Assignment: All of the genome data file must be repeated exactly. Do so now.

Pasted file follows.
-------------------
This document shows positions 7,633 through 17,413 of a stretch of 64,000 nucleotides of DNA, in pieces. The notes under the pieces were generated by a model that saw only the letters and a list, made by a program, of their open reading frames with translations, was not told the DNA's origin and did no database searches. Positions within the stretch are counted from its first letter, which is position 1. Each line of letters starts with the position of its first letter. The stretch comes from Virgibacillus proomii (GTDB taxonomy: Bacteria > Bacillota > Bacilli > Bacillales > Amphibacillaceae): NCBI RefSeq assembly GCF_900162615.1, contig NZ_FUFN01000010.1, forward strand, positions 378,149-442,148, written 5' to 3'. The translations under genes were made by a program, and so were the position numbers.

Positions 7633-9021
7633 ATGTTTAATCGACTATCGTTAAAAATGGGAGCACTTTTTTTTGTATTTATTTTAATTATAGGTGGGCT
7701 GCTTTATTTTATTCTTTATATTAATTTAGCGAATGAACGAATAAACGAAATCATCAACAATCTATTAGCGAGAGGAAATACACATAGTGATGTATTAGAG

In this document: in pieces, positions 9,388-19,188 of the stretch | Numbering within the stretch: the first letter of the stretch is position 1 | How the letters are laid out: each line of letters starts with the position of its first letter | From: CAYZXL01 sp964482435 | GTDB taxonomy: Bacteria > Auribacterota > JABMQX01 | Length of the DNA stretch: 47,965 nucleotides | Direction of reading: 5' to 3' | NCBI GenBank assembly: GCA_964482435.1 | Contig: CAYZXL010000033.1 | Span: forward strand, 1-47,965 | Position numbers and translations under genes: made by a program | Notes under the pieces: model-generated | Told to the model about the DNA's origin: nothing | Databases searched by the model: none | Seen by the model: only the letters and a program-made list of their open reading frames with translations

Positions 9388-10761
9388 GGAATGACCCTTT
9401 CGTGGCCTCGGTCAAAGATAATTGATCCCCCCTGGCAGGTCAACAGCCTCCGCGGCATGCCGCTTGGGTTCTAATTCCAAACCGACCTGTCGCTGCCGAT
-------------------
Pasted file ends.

This document shows positions 7,633 through 17,413 of a stretch of 64,000 nucleotides of DNA, in pieces. The notes under the pieces were generated by a model that saw only the letters and a list, made by a program, of their open reading frames with translations, was not told the DNA's origin and did no database searches. Positions within the stretch are counted from its first letter, which is position 1. Each line of letters starts with the position of its first letter. The stretch comes from Virgibacillus proomii (GTDB taxonomy: Bacteria > Bacillota > Bacilli > Bacillales > Amphibacillaceae): NCBI RefSeq assembly GCF_900162615.1, contig NZ_FUFN01000010.1, forward strand, positions 378,149-442,148, written 5' to 3'. The translations under genes were made by a program, and so were the position numbers.

Positions 7633-9021
7633 ATGTTTAATCGACTATCGTTAAAAATGGGAGCACTTTTTTTTGTATTTATTTTAATTATAGGTGGGCT
7701 GCTTTATTTTATTCTTTATATTAATTTAGCGAATGAACGAATAAACGAAATCATCAACAATCTATTAGCGAGAGGAAATACACATAGTGATGTATTAGAG

In this document: in pieces, positions 9,388-19,188 of the stretch | Numbering within the stretch: the first letter of the stretch is position 1 | How the letters are laid out: each line of letters starts with the position of its first letter | From: CAYZXL01 sp964482435 | GTDB taxonomy: Bacteria > Auribacterota > JABMQX01 | Length of the DNA stretch: 47,965 nucleotides | Direction of reading: 5' to 3' | NCBI GenBank assembly: GCA_964482435.1 | Contig: CAYZXL010000033.1 | Span: forward strand, 1-47,965 | Position numbers and translations under genes: made by a program | Notes under the pieces: model-generated | Told to the model about the DNA's origin: nothing | Databases searched by the model: none | Seen by the model: only the letters and a program-made list of their open reading frames with translations

Positions 9388-10761
9388 GGAATGACCCTTT
9401 CGTGGCCTCGGTCAAAGATAATTGATCCCCCCTGGCAGGTCAACAGCCTCCGCGGCATGCCGCTTGGGTTCTAATTCCAAACCGACCTGTCGCTGCCGAT